How to Prevent Falls at Home

Prevent Falls at Home

“Falls are pretty common for older Americans,” says Anup Dhage, PT, MS, of the Physical Medicine and Rehabilitation Department at Newark Beth Israel Medical Center. “One in four Americans over the age of 65 will fall within a year.”

One in five of those falls will cause a serious injury, such as a broken bone or head injury.

Fortunately, a few basic precautions can greatly reduce the risk of falling at home.

Talk to your doctor and evaluate your risk, including a review of your medications.

Do simple, regular exercises to improve your balance. Have your eyes checked at least once a year. And take the precautionary steps shown on this page to make your home safer.

  • In the Bathroom 
    “Falls often happen in this area. Make sure you have guardrails that are attached to studs on the walls so they are sturdy,” Dhage says. Buy a raised toilet seat that fits on top of your toilet to make sitting and standing easier.
  • In the Kitchen
    If you have a rug in front of the sink, make sure it’s secured underneath by a nonskid surface, such as double-sided tape. “Be sure to clean up any spills on the floor right away,” Dhage cautions.
  • On the Stairs
    Keep stairs free of clutter and always hold on to the handrail to prevent falling or tripping. Use a bright contrast tape on the edge of each step to help you differentiate the height of steps when lighting is poor.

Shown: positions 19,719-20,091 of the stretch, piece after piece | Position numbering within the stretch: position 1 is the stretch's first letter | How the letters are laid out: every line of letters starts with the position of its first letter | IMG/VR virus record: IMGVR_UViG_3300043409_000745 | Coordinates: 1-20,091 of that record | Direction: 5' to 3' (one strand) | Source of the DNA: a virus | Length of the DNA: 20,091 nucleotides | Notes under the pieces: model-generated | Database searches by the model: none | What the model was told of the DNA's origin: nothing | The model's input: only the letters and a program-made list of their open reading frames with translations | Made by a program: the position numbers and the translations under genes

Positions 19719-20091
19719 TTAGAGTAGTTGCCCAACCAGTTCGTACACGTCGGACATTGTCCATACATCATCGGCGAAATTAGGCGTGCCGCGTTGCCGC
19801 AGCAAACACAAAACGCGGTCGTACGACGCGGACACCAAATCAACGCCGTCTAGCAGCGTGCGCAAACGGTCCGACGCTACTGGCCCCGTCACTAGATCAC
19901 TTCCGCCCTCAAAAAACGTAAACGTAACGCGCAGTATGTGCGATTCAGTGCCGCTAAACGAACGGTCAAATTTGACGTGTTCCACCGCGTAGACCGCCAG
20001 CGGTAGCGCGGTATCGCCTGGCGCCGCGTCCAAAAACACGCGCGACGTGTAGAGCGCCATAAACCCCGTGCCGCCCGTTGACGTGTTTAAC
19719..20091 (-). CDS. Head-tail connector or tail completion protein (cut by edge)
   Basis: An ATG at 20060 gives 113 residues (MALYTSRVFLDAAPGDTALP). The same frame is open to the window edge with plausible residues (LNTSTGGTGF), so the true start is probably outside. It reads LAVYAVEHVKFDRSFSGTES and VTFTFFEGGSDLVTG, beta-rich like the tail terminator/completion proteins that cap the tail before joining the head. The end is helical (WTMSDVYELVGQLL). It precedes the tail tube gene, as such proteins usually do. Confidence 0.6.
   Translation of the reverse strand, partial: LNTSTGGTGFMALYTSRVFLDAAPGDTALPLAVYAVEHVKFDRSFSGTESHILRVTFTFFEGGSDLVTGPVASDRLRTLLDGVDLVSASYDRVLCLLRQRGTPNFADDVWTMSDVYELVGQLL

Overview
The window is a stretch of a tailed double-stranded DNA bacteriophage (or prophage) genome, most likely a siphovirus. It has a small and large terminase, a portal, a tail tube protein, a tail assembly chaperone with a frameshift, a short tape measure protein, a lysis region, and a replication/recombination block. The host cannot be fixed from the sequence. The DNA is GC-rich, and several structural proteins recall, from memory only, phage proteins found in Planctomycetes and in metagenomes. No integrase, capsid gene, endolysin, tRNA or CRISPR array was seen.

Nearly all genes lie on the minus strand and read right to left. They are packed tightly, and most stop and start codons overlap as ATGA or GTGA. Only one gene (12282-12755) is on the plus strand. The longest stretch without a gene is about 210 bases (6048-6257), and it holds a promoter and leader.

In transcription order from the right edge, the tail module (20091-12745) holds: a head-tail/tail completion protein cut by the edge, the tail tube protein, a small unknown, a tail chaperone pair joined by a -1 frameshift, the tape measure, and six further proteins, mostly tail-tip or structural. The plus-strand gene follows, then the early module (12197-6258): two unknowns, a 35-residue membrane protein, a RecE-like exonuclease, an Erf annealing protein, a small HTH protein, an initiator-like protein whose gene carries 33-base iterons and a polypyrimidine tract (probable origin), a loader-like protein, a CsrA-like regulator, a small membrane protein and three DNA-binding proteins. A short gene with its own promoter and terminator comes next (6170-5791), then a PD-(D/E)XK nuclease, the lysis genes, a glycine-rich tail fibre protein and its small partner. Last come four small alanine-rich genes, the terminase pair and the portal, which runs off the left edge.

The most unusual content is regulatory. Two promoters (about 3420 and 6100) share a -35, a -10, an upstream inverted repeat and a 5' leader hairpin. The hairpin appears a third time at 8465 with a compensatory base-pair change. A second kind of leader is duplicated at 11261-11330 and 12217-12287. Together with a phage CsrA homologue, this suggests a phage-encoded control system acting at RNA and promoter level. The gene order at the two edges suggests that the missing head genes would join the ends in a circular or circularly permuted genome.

• Throughout the House
    Pick up clutter from the floors. Keep extension cords near walls. “We recommend that you remove any area rugs because their corners can fold up and cause a fall,” Dhage says.
  • Just in Case
    Always carry a cell phone or a personal emergency alert system. “If you do fall, stay calm,” Dhage advises. “Take a few deep breaths, then do a self-check for injuries. Crawl to the nearest chair so you can get up off the floor. If you are injured, call 911 or a friend or neighbor.”

More tips from the CDC about preventing falls for older people.

To learn about physical therapy, physical medicine, and rehabilitation at Newark Beth Israel Medical Center, call (973) 926-7270.